Lollipop Chainsaw: sweet and sour

Lollipop Chainsaw is another oddity that will divide players.Former undertaker turned rockstar developer Goichi Suda certainly never makes a dull game. But for every wonderfully creative idea he adds to his eccentric portfolio, the Japanese auteur invariably includes something that tests a player’s resolve.
Nanjing Night Net

Lollipop Chainsaw is another oddity that will divide players. Many will be left wondering whether it is shamelessly exploitative or just cheeky parody.

You’re certainly not meant to take it seriously, but the relentless barrage of flesh flashing and sex jokes can make for some uncomfortable moments.

You control an impossibly proportioned, scantily clad 18-year-old cheerleader who is not only adept with her pom poms but also a chainsaw, cutting a swathe through hapless zombies rampaging through a typical American small town. Juliet is also smarter than you might expect.

As you progress you can acquire new combinations of pom pom pummels, chainsaw slices and acrobatic leaps, although the combat system never offers the depth or solidity of top-shelf brawlers.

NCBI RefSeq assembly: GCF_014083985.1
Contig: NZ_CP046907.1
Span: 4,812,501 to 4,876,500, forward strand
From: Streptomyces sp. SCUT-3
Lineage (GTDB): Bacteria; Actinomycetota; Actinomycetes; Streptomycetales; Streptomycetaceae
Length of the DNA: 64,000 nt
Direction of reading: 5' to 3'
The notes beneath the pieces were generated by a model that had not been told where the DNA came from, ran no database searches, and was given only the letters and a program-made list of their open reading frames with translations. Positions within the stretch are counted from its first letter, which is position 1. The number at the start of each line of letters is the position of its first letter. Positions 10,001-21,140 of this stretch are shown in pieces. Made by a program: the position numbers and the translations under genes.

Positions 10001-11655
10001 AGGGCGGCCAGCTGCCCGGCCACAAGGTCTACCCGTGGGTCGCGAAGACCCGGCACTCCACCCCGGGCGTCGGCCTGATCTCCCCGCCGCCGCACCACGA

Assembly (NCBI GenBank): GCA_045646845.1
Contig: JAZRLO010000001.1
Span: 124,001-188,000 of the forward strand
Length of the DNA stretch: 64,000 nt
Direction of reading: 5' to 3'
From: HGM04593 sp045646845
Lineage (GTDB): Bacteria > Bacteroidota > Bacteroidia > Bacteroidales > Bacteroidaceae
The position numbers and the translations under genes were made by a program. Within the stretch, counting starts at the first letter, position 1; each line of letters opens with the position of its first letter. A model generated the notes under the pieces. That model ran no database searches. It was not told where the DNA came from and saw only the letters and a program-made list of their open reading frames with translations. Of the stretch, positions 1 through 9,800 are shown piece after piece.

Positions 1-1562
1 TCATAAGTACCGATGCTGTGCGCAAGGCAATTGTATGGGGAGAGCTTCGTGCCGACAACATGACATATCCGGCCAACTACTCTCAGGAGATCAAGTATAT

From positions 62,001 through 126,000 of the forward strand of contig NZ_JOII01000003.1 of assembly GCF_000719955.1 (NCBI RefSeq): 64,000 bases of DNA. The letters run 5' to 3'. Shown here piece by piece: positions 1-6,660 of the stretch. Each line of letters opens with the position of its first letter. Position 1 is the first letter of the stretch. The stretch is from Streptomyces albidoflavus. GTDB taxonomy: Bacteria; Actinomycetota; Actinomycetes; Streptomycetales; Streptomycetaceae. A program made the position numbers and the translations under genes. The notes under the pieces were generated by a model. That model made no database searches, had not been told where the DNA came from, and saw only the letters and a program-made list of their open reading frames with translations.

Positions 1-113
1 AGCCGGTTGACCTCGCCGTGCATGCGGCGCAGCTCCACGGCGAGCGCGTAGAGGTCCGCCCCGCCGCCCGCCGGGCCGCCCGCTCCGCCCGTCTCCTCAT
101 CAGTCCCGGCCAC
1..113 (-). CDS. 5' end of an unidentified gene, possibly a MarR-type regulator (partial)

The action can feel repetitive at times, but the battling is interspersed with a wide variety of amusing interludes, including the chance to drive a combine harvester through a zombie-filled paddock, play a giant game of Pac-Man and blast away at incoming boulders from the top of a school bus. Many of the boss battles are also inventive.

There’s an odd juxtaposition of titillation and extreme violence against the sugar-coated presentation, which includes bubblegum pop tunes and vibrant bursts of dazzling colour.

What’s a more successful pairing is Juliet with her decapitated boyfriend, who provides amusing banter throughout the journey as he tags along.

It’s a relatively short ride: all the game’s scenes can be seen in just five or six hours.

There is some incentive to keep playing thanks to online leaderboards. In fact, there’s no chance of a decent score until you’ve had a couple of play-throughs and purchased a big repertoire of moves.

But it’s hard to summon the enthusiasm to keep going because the game is insubstantial and inconsistent, and unlikely to sustain your interest or amusement.

What have you been playing lately?

Screen Play is on Twitter: @screenplayblog

This story Administrator ready to work first appeared on Nanjing Night Net.

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